Shortly afterward, Victor leaves for London to train in anatomy. He immediately meets a socially odd but ambitious scientist named Henry Clerval, who Victor later learns has discovered how to preserve dead matter and restore it to life. As Victor becomes fascinated by Clerval's experiments (which at this point involve only insects and an amputated but still living human forearm), Clerval reveals his ultimate plan: creating a new race of invincible, physically perfect beings by using solar energy to animate "the Second Adam" constructed from parts of corpses. For some years Clerval has rented an isolated chateau where he's been building the huge laboratory apparatus to accomplish this feat. However, he is unable to complete it on his own due to a worsening heart condition. When Frankenstein eagerly volunteers himself as Clerval's associate, the work begins in earnest and the lab is completed. All they need now is to obtain the right body, before winter comes to block out the sun until Spring.

As luck would have it, word reaches the pair that several peasant lads have been killed in a mine collapse. After their burial the doctors quickly dig up the bodies and, choosing the best parts from each, stitch together a physically perfect human. The night before the creation event, however, Clerval discovers that the reanimated arm - ignored for weeks during the construction of the lab and of "Adam" - has become diseased, unsightly and deformed. The shock of this reversal kills Clerval just as he is recording the discovery in the journal.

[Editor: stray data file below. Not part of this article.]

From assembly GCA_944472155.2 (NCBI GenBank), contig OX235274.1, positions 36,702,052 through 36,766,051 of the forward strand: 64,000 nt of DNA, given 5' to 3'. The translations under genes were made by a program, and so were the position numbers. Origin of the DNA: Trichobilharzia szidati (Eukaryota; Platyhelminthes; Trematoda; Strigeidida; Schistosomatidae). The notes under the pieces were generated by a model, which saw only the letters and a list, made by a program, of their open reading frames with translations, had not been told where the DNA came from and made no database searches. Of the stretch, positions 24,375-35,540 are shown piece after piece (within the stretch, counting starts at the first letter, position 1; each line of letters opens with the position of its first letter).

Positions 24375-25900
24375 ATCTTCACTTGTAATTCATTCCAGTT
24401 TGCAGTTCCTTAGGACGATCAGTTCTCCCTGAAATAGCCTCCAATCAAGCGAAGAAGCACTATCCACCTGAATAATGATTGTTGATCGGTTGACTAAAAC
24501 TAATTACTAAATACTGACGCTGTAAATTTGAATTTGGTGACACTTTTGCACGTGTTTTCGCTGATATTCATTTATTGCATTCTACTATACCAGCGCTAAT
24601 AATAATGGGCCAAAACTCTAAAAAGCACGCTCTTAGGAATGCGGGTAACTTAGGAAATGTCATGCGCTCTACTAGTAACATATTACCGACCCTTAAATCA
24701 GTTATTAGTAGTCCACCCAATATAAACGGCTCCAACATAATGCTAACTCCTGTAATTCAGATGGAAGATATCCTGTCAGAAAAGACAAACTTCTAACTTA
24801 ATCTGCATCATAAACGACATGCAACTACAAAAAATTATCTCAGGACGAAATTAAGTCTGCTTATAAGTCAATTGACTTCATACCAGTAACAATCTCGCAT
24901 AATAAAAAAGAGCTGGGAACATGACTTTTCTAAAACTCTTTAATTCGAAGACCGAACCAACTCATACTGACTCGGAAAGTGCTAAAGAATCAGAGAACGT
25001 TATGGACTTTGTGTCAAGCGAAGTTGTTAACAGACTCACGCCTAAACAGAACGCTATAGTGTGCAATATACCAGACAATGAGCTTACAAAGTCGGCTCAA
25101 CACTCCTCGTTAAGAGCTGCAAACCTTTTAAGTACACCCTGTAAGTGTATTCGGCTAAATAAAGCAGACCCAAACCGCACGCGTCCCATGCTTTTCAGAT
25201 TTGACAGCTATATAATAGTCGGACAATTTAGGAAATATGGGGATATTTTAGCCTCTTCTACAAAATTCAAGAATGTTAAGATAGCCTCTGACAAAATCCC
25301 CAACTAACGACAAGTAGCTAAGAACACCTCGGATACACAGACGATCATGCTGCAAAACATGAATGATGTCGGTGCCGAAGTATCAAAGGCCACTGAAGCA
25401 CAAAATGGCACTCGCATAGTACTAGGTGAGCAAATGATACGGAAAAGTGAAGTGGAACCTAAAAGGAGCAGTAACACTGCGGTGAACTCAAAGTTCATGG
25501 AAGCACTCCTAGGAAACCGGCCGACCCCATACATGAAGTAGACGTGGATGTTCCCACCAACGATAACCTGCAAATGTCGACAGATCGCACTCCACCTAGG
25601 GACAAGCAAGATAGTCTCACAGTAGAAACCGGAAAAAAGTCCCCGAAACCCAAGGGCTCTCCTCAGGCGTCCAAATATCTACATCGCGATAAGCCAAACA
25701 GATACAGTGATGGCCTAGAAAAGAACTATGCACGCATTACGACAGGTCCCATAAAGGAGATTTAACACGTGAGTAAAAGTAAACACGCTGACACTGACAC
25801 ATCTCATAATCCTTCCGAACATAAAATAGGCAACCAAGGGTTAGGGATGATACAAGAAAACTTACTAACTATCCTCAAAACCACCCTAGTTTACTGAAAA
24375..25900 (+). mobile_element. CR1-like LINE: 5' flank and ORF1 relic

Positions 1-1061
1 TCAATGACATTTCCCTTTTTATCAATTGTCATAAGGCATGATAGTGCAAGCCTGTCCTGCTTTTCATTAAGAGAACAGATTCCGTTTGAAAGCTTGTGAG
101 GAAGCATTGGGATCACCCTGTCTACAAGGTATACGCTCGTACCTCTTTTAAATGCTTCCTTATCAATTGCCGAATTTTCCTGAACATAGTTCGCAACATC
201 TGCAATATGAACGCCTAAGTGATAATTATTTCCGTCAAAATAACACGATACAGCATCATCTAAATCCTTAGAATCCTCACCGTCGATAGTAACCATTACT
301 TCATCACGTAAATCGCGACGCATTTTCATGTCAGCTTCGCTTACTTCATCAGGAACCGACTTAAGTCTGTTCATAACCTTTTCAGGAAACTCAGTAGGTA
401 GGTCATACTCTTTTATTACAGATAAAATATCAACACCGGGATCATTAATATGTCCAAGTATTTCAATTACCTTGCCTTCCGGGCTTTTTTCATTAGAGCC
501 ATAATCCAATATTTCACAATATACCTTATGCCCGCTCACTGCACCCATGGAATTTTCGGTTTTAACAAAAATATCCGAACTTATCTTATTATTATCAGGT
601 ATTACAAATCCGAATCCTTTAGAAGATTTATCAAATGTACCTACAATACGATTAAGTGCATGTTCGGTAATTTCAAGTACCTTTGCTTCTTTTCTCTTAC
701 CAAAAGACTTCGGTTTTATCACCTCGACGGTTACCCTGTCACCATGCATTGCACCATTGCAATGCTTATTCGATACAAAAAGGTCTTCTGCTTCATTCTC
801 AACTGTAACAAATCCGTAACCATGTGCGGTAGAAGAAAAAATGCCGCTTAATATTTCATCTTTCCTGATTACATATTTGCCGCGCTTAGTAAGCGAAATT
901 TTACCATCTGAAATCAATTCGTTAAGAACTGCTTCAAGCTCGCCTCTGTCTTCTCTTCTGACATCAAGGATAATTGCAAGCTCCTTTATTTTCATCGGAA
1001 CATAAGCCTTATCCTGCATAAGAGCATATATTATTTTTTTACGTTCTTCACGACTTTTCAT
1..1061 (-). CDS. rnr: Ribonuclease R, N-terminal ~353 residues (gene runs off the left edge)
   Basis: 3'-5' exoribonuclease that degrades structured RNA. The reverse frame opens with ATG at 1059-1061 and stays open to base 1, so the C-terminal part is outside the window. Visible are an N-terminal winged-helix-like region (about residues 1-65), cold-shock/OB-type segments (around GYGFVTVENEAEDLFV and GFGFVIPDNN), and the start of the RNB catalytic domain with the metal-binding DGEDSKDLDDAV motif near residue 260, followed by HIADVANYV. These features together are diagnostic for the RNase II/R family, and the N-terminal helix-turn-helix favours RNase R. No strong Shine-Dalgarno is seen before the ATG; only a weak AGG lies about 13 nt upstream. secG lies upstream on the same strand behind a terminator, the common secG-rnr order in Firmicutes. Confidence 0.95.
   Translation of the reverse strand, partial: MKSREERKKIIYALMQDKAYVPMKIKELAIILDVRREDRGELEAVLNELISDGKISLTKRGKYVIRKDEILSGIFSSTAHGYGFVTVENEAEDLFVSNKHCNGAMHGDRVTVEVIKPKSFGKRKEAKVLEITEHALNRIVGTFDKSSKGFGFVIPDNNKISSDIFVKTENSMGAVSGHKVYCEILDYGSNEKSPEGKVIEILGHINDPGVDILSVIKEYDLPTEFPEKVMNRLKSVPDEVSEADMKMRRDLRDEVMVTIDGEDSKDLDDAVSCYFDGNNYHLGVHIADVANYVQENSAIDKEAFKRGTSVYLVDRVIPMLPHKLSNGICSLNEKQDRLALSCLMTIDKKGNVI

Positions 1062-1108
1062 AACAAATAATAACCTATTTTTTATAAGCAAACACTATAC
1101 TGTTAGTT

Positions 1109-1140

The next morning, Victor finds Clerval's body and misreads the incomplete journal entry ("The process is r---") as saying "the process is ready to begin" rather than "reversing itself," which Clerval intended to write. Since neither of them wanted the perfect body to have the brain of a mere peasant, Victor transplants Clerval's brain into their creation. He is able to complete the experiment, and the result is a strikingly handsome, youthful and articulate creation, immensely strong and capable of quick learning. In awe of the creation, Victor educates him and introduces him into high-class London society, passing him off as a relative from a far-off country who speaks little English.

Victor's creation has won the admiration of London's elite class, but Victor soon discovers the still-living but now repulsive arm in Clerval's cupboard. He realizes some flaw in the process dooms it to reverse itself and destroys the deformed arm with acid, but is soon horrified to discover the beginnings of the Creature's deformity.